A Team of Scientists Figured Out How to Turn Your Smartphone Into a Real-Life Tricorder

Wednesday, 12 July 2017 - 2:30PM
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Medical Tech
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Wednesday, 12 July 2017 - 2:30PM
A Team of Scientists Figured Out How to Turn Your Smartphone Into a Real-Life Tricorder
Image credit: Peter Von Panda
The original medical tricorder from Star Trek was a science fiction staple that seemed close to magic, alerting Dr. Leonard "Bones" McCoy to any and all medical abnormalities. Simply waving the device over a crew member or alien would ben enough to diagnose them with speed that medical professionals today could only dream of. That is, until now.

Recently, two teams of scientists won the Qualcomm Tricorder XPRIZE, which is part of a contest that incentivizes researchers to develop devices similar to Star Trek's tricorder device, with the goal of creating a tool that can diagnose multiple diseases and check a patient's vitals, all while remaining noninvasive.

A medical tricorder model based off of Star Trek: The Next Generation. Image Credit: Flickr

The primary winner, Basil Leaf Technologies, created what is known as DxtER, which is an artificially intelligent iPad app. To use it, you attach noninvasive sensors to the body and collect data about vitals, body chemistry, and biological functioning. This acts as both a diagnostic tool and a monitoring device. The second-place winner, Dynamical Biomarkers Group, from Taiwan, created a device that connects to smartphones. Through this connection, the handheld device can analyze vitals, blood and urine, and even the appearance of skin. Both winning devices were able to diagnose an impressive 13 diseases including diabetes, lung disease, anemia, urinary tract infection, and pneumonia. As far as we know, these devices are the most advanced, handheld, noninvasive medical diagnostic tools that exist so far.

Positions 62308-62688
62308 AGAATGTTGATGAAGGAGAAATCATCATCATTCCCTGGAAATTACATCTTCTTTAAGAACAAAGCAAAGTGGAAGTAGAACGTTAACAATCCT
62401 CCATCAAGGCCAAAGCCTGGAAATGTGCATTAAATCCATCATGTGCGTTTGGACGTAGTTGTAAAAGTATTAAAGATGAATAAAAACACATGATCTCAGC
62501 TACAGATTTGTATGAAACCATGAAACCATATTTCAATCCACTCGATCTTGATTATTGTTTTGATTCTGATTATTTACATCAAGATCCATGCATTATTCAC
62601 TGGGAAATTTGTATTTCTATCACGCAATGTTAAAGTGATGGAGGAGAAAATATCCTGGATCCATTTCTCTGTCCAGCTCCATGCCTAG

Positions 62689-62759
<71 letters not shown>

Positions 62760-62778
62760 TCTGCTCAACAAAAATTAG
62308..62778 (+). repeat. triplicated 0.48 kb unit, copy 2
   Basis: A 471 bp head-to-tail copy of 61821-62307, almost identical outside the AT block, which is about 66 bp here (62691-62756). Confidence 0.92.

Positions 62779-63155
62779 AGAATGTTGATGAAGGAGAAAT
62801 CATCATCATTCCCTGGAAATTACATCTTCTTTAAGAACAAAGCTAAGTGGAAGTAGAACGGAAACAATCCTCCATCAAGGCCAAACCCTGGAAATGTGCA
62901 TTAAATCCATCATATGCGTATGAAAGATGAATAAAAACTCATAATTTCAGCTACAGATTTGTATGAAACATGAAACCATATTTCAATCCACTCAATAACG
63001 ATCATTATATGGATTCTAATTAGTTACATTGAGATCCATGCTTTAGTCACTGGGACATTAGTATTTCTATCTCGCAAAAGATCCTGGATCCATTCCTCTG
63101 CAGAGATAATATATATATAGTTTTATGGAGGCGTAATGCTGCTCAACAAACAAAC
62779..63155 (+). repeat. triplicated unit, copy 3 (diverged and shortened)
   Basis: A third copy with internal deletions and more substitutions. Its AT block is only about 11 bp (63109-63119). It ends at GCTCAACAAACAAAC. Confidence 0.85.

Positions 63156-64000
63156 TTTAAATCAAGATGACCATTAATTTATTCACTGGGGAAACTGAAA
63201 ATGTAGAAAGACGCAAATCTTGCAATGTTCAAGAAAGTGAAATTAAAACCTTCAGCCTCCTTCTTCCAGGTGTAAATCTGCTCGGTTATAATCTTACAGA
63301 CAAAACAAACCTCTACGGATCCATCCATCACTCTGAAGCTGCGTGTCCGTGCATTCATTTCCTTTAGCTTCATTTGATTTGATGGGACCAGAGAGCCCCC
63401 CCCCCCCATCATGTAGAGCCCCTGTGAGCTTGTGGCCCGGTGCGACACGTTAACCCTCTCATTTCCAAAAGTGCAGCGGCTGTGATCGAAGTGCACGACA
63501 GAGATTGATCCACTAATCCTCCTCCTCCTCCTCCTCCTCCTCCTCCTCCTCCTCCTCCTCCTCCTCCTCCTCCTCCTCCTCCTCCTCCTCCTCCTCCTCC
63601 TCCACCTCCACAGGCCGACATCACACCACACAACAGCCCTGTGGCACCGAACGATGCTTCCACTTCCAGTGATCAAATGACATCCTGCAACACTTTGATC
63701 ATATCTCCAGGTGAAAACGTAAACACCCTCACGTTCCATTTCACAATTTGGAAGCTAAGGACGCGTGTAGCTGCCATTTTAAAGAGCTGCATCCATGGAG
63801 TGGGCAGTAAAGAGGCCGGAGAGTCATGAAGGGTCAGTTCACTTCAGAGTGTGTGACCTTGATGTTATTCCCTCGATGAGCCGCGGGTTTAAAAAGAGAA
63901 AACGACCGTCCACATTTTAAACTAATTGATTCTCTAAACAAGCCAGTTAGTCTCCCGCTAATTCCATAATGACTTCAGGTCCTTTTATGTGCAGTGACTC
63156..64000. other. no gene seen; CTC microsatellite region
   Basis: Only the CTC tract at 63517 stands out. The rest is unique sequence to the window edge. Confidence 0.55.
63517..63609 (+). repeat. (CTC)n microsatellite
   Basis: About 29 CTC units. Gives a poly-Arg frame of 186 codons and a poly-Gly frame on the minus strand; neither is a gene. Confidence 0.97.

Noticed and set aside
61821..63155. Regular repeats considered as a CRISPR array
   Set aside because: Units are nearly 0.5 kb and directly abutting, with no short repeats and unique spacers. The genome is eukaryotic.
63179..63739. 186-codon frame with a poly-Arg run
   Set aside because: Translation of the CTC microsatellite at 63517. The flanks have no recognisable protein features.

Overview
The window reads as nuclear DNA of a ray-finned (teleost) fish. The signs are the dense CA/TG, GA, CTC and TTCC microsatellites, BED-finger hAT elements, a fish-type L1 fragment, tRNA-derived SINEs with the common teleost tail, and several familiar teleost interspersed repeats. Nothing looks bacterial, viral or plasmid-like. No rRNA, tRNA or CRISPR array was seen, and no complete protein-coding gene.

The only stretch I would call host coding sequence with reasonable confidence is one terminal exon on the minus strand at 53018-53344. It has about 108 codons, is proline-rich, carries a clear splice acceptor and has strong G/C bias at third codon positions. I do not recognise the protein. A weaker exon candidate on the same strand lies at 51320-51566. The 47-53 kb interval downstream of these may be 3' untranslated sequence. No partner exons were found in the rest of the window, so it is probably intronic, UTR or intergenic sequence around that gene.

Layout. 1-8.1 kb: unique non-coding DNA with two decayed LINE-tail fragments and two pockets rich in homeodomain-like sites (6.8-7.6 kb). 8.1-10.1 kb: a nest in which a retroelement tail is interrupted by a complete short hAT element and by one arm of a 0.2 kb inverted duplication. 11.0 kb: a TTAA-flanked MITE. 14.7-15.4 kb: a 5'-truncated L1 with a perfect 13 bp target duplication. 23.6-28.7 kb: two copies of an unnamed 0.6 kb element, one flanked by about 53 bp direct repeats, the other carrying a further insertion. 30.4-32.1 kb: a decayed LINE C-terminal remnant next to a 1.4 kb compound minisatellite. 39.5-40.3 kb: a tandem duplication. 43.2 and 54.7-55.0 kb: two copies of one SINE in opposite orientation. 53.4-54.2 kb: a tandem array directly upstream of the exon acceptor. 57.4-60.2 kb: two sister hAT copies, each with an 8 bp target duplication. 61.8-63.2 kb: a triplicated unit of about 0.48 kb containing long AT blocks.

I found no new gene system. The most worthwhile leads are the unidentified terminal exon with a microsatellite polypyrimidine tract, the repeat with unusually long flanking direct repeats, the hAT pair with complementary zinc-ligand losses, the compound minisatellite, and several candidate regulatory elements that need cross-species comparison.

These devices aren't as seamless and powerful as the original tricorder, but they're getting there. This type of device could potentially revolutionize healthcare, especially since (like the Star Trek universe) there are many places in the world where medical care is difficult to access. While there may be hospitals and doctors available, transportation to and from healthcare is not always a given. So, while these devices might still be early in development and not a viable way for remote areas to access diagnosis, in the future they could be crucial tools. Hopefully, the quest for a better, more easily applicable tricorder will continue and our universe will start to look more and more like the adventures of Star Trek.
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